Fox notes that “whatever the Bible’s origins, it is clear that most writing in antiquity was read aloud and so to experience the Bible in its spokenness is a vital way to draw nearer to it.” He pays close attention to the length of phrases, the sounds of the words and the rhythmic aspects of the text. He also offers introductions to each book, along with an outline of its structure. His commentary looks at everything from the correct pronunciation of a word to an explanation of the choices made for a particular phrase.

One example of how Fox’s translation seeks to retain the flavor of the original Hebrew text can be found in Hannah’s prayer (I Samuel, chapter 1, verse 10-11):

  • The Jewish Publication Society translation: “In her wretchedness, she prayed to the Lord, weeping all the while. And she made this vow: ‘O Lord of Hosts, if You will look upon the suffering of Your maidservant and will remember me and not forget your maidservant, and if You will grant Your maidservant a male child, I will dedicate him to the Lord for all the days of his life; and no razor shall ever touch his head.’”
  • Fox’s translation: “And she was bitter of feeling, so she prayed to YHWH, while she wept, yes, wept; and she vowed a vow, and said, ‘O YHWH of the Forces-On-High, if you will see, yes, see the affliction of your maidservant, and will bear me in mind and not forget your maidservant, and will give your maidservant the seed of men, then I will give him to YHWH for all the days of his life: no razor shall go up on his head!’”

Those who own a copy of the first volume will definitely want this new one for their collection. Members of study groups will find comparing Fox’s translation to other translations an excellent way to better understand the text. At more than 800 pages, “The Schocken Bible: Volume II” is an impressive piece of scholarship.

“The Commentators’ Bible: Deuteronomy”

Anyone who owns a copy of the previous volumes in “The Commentators’ Bible, The Rubin JPS Miqra’ot Gedolot” series – edited, translated and annotated by Michael Carasik (The Jewish Publication Society) – can skip this review and just order the latest in the series, “Deuteronomy.” It’s of the same high quality as the three prior volumes on the biblical books of Exodus, Leviticus and Numbers. For those unfamiliar with the series, Carasik provides an excellent introduction to the world of medieval Jewish commentary on the Bible; his work is a great place for those who can’t read them in the original Hebrew to start their studies.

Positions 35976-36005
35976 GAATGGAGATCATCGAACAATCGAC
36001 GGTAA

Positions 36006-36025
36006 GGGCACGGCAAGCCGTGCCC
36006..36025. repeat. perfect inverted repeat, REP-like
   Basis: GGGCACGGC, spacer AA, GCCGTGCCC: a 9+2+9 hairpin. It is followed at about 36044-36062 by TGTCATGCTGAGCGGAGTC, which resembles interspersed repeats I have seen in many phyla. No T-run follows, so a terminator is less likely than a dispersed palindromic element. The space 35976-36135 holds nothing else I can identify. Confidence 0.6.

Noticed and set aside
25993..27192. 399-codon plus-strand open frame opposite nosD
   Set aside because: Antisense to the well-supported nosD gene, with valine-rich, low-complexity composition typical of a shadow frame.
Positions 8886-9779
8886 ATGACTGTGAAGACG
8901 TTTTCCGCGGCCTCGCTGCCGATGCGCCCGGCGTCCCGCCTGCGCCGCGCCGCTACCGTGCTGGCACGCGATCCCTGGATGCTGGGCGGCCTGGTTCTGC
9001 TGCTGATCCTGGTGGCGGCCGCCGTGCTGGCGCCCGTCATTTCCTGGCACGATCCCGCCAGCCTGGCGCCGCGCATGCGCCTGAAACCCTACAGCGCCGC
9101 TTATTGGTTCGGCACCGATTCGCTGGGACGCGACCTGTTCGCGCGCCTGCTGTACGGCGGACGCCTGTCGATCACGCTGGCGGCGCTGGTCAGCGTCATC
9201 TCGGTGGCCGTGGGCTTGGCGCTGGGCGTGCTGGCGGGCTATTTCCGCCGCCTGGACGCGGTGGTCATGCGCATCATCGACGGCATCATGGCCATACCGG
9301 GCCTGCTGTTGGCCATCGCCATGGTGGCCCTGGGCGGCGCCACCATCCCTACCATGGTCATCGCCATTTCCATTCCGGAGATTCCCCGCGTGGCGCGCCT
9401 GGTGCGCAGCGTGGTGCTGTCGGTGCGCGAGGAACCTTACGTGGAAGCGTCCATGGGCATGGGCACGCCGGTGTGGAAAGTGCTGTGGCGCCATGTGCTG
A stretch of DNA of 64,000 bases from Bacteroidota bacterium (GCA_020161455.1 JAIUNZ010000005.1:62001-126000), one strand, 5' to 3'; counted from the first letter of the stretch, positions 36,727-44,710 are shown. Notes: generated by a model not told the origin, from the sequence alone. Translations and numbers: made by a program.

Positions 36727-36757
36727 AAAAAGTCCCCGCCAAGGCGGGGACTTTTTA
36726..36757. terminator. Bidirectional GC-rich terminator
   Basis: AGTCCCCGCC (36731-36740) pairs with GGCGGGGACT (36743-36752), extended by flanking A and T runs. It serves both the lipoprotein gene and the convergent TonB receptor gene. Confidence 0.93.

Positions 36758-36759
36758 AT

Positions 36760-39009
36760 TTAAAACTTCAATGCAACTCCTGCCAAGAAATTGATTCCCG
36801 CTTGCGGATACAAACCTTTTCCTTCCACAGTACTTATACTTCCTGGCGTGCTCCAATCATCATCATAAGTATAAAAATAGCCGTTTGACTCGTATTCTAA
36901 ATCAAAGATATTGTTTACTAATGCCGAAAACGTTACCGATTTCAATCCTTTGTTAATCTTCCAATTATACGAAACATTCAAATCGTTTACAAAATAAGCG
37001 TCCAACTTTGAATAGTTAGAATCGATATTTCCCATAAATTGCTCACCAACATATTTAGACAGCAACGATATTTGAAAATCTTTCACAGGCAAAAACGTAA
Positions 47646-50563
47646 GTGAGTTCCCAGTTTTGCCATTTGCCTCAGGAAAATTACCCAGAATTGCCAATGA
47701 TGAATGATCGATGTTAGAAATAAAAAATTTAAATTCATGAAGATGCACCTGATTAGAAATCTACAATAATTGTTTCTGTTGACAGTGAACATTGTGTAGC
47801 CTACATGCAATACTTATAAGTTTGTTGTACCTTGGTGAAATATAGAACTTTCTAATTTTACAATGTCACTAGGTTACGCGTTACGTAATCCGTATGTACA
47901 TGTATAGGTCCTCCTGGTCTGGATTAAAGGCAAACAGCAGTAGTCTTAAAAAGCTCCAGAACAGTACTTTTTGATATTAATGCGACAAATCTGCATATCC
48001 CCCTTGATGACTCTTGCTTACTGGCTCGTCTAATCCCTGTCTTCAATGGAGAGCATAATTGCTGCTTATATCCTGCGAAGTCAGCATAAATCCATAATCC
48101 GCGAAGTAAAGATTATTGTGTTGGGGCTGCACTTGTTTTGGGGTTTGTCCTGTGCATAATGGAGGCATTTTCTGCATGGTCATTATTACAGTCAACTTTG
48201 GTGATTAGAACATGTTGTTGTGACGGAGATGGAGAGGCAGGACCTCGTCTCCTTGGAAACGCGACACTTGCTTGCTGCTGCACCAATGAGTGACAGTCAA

The work has some wonderful features. My favorite is the inclusion of both the old Jewish Publication Society (1917) and new Jewish Publication Society (1985) translations of the biblical text. This offers readers an opportunity to see the difference between a literal translation and a smoother, more literary one. Carasik edits the medieval commentaries, sometimes to explain more fully sections that would otherwise be difficult for contemporary readers to understand or to prevent repetition of material. In his “Principles of Translation,” the author carefully outlines his approach to the work and what readers should expect.

The pages are arranged with the biblical verses in Hebrew at the top center, and their English translations to the right and left of that text. The main commentaries featured – Rashi, Rashbam, Ibn Ezra and Nahmanides – are printed below those. Additional comments from other commentators appear on the bottom of the page when they offer different insights to the text.

Those looking to find new meanings in the weekly parasha can look at all the commentaries for the section (although the work is not divided into parashot). Anyone interested in a particular commentator can follow his comments throughout the book. Carasik offers additional study suggestions for those unfamiliar with medieval commentary or the study of the Torah text. “The Commentators’ Bible” is a wonderful addition to any reference shelf. I look forward to the final work in the series.